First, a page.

The hugely significant 747 revolutionised airline transport. Far bigger than anything before it, the 747 slashed operating costs per seat and thus cut the cost of long haul international airline travel.
Boeing conceived the 747 in the mid 1960s following its failure to secure a US Air Force contract for an ultra large strategic transport (which resulted in the Lockheed C-5 Galaxy), when it identified a market for a high capacity 'jumbo jet'. Boeing was able to draw upon design experience with the USAF transport and launched the new airliner on July 25 1966. First flight occurred on February 9 1969, certification was awarded on December 30 that year.
The basic 747-100 entered service with Pan American in January 1970. Progressive development of the 747 led to the 747-200B with higher weights, more powerful engines and longer range. The -200B first flew in October 1970 entering service with KLM, while nine higher weight 747-100Bs were built.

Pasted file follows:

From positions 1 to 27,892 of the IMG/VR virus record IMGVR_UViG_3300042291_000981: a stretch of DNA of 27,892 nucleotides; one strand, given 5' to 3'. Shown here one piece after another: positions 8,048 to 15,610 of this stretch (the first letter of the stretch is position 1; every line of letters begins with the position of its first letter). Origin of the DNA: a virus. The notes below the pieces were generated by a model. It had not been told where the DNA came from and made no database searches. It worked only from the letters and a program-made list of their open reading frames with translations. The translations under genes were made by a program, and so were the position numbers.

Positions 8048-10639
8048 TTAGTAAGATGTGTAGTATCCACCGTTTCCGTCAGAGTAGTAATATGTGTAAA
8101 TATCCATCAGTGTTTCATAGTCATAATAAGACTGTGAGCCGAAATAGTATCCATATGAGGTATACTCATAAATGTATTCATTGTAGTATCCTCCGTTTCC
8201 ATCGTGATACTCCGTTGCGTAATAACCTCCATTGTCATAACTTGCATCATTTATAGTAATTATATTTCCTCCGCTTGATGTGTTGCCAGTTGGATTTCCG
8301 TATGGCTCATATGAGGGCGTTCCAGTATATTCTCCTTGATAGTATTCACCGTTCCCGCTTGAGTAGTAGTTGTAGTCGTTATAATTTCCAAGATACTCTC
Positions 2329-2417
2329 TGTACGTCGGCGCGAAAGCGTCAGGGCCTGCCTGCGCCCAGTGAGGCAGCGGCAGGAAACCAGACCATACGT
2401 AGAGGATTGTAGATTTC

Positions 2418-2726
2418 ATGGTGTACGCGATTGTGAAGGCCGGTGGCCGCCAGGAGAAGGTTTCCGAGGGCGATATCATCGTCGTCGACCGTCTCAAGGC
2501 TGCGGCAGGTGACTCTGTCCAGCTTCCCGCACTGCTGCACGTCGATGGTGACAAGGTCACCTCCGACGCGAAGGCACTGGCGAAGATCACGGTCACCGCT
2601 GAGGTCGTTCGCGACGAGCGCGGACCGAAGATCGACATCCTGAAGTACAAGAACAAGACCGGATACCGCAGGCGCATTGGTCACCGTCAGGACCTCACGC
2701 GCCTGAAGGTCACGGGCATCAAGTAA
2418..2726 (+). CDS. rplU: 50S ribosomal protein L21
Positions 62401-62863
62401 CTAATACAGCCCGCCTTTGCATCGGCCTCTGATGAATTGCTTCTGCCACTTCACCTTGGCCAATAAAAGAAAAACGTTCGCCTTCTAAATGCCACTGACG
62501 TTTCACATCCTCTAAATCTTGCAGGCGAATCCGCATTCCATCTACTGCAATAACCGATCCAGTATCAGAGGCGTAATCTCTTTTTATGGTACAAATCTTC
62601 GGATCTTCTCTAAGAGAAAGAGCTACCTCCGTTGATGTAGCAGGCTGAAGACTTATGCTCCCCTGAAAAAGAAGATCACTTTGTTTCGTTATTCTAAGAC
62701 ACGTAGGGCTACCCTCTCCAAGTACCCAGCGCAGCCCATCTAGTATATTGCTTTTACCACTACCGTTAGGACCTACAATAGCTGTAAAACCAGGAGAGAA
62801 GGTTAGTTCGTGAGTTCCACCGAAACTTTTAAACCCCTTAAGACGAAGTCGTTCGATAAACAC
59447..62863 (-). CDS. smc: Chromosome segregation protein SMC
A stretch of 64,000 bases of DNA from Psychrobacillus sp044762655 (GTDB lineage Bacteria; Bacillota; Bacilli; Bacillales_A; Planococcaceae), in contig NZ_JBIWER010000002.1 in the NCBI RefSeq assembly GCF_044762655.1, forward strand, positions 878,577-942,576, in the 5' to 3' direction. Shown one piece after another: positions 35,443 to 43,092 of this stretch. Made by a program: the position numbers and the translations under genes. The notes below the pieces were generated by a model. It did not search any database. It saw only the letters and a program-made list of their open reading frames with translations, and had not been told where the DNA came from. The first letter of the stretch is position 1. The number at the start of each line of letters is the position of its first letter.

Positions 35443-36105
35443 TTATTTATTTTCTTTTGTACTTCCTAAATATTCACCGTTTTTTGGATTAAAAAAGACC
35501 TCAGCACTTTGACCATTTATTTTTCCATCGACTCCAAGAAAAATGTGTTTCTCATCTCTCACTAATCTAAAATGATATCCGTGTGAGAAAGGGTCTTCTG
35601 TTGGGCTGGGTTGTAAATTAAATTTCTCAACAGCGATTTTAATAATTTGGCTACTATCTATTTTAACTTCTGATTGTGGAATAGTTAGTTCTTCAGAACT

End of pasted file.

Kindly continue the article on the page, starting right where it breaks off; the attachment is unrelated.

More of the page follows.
Developments include the 747-200F freighter, the SR (short range) optimised for high cycle short sector operations and the C (Combi).
The 747 holds a place in the public eye unlike any other aircraft. The so called `Queen of the Skies' opened up international travel to millions. It is also notable for being the first widebody airliner, the largest and heaviest airliner, and the first to use fuel efficient, high bypass turbofans.